Sunday, July 27, 2014

Extracts from a terrific interview with the consistently impressive Maria Popova—founder, writer and editor of Brain Pickings. The interviewer is Jocelyn K.Glei and the piece runs on

The real work is how not to hang your self-worth, your sense of success and merits, the fullness of your heart, and the stability of your soul on those numbers—on that constant positive reinforcement and external validation. That’s the only real work, and the irony is that the more “successful” you get, by either your own standards or external standards, the harder it is to decouple all of those inner values from your work. I think we often confuse the doing for the being.

Maria Popova

I find it hard to praise Maria Popova too highly. Essentially her website—always visually striking and rich with compelling content—explores creativity, and, in so doing, helps both justify and explain the unexplainable.

The following are some extracts from the interview with (itself a fascinating site which rarely fails to intrigue me).

How do we answer the grand question of how to live—and more importantly—how to live well? This is the deeply philosophical (and yet eminently pragmatic) inquiry that lies at the core of Maria Popova’s remarkable blog, Brain Pickings. Since she launched Brain Pickings as a passion project back in 2006, it’s grown impressively, becoming an intellectual touchstone for inquiring minds that now draws several million readers a month.

In the age of information overload, Popova is the ultimate hunter-gatherer-curator, bringing her intensely curious mind to bear on everything from Susan Sontag’s journals to Maurice Sendak’s vintage illustrations to Albert Einstein’s letters. Rich with in-depth quotations and rarely seen imagery, Popova’s articles suss out overlooked wisdom on writing, Buddhism, daily routines, falling in love, storytelling, motherhood, mental illness, critical thinking, growing old, vulnerability, and a wild array of other topics. In the process, she exposes readers to books and concepts that they would likely never otherwise come across.

Not surprisingly, Popova’s work ethic is as relentless as her curiosity. Yet, after eight years of providing a service that lights up creative minds around the world, she is feeling the strain. Over tea, we talked about her struggle to dial back the pace of her workflow, and the tension between “getting things done” and being present in your own emotional reality.

The “Information Age” seems to have ushered in this hectic, new pace of working that’s driving us all a bit crazy. And it feels unsustainable. How do you think we ended up here?

I think that word “should” in our internal narratives is very toxic—this notion of, “what should I be doing?” and it’s always pegged to some sort of expectation, whether it’s self-imposed or external or a combination of the two. It’s hard to balance those expectations of what you should be doing with what you want to be doing. I feel very fortunate in that to a large extent what I do is exactly what I want to be doing for myself, and I still write for an audience of one. I read things that stimulate me and inspire me and help me figure out how to live and then I write about them. The fact that there are other people who enjoy it is nice, but it’s just a byproduct.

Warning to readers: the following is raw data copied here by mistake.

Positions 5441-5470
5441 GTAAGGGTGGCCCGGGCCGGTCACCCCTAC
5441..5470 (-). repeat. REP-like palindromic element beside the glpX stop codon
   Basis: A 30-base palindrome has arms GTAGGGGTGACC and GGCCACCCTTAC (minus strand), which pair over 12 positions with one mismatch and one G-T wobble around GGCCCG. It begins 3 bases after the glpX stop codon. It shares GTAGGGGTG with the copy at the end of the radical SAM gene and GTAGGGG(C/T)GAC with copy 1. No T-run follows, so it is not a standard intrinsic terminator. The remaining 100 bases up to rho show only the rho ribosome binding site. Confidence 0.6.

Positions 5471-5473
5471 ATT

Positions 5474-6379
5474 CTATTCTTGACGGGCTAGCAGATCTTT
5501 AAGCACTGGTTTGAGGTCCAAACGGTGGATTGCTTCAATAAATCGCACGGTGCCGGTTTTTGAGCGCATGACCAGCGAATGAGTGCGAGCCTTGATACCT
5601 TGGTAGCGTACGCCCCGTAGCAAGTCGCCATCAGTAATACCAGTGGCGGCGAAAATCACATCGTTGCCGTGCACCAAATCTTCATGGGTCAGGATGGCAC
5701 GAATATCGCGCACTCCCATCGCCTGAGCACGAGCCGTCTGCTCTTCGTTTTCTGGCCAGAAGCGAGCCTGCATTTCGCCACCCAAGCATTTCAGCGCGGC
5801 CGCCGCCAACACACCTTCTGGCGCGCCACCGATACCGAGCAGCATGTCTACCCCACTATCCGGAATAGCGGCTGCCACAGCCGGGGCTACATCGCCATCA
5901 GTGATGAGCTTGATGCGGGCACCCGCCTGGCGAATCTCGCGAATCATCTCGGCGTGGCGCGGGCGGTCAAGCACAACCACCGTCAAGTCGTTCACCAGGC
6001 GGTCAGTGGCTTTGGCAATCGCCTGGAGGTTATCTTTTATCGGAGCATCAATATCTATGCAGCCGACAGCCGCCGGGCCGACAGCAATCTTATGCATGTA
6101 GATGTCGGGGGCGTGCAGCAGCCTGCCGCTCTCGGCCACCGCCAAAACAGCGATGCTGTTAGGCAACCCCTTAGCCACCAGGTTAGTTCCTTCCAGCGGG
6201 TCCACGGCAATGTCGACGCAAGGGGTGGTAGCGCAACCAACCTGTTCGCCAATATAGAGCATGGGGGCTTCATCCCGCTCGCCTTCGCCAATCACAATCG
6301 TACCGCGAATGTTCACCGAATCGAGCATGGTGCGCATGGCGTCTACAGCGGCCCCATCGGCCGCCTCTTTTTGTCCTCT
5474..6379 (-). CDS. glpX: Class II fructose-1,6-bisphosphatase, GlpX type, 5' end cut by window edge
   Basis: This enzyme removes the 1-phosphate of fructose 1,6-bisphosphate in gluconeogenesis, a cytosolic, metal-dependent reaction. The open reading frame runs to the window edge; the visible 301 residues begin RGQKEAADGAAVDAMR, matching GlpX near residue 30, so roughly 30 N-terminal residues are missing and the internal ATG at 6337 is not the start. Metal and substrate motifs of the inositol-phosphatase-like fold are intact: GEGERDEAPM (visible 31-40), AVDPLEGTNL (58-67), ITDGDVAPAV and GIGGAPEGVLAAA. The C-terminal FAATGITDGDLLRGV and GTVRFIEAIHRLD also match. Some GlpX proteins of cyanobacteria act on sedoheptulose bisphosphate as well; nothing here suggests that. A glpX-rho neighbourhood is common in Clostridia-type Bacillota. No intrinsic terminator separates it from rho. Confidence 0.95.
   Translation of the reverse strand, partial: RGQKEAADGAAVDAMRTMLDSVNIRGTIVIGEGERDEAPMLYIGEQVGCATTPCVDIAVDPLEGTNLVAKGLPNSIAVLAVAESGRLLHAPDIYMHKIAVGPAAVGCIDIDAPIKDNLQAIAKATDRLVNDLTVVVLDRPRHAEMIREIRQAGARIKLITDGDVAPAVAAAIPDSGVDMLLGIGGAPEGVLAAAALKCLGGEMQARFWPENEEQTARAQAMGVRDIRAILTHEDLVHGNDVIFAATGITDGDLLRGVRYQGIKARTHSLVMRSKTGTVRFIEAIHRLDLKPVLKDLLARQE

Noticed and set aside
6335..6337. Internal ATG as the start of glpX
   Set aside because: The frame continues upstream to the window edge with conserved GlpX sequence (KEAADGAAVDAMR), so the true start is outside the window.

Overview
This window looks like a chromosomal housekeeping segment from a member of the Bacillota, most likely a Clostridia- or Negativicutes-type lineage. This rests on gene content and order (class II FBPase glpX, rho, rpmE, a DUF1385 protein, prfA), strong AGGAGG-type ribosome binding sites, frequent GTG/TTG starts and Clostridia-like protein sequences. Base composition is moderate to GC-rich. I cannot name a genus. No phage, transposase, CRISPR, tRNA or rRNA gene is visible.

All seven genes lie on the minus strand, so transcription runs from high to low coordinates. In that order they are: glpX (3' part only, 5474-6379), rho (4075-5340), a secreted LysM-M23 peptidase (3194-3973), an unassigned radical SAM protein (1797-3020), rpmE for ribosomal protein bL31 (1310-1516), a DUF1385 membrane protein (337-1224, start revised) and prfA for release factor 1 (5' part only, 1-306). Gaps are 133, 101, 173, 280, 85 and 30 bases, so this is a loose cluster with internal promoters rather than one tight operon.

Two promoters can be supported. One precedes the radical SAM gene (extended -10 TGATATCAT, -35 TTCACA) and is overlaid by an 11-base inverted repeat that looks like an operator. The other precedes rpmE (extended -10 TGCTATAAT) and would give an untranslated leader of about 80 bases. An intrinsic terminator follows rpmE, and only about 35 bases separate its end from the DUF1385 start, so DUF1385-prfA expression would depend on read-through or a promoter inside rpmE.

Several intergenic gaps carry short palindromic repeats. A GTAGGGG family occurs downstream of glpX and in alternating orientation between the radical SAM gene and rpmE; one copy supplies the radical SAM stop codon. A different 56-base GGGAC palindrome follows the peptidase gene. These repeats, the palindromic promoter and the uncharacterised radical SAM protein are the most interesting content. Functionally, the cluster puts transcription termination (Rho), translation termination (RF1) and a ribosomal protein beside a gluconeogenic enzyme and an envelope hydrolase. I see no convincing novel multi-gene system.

I think there is a high correlation between “type A” personalities and people that “do their own thing.” But we typically do that thing within a structure that’s borrowed from the world of working for the man—the only difference is you’re the man now. When you’re your own boss, the demands you place on yourself are probably higher and more intense than any demands anyone else would place on you if you were an employee.

If we are so busy being successful that we don’t have time to be happy, then we need to seriously reconsider our definition of success.

A friend of mine and I have an ongoing debate about whether great creative work comes out of happiness or sadness. She believes it generally comes out of misery or depression. I don’t think that’s necessarily true. What about you?

I think the only person who was right on this was Anais Nin, who wrote in her diary in 1945 that it is emotional excess that is the root of good writing and good creative work—and that could be in either direction, joyous or miserable.

The New York Times has this column called “The Lives They Lived” which they do at the end of every year, remembering all the people that died that year and what makes their lives worth contemplating, and they asked me to do one. I had a hard time deciding between two people but I ended up going with Ray Bradbury. I chose him precisely because I think his work ethic was such a beautiful and heartening antidote to that myth that genius requires some sort of malady of the soul.

Bradbury was always talking about how he never did a day of work in his life. He always wrote with love and with joy and that was the only way to really be for him. I think that sort of romantic idea of the despondent writer somewhere secluded, drinking and cutting her veins or whatever, is just horrible! And, I think a lot creators today think that that is the way to have good ideas, but I think just being in touch with your emotional reality is what it takes to make meaningful work.

Go read the full thing at There is a video of Popova there also.

No comments:

Post a Comment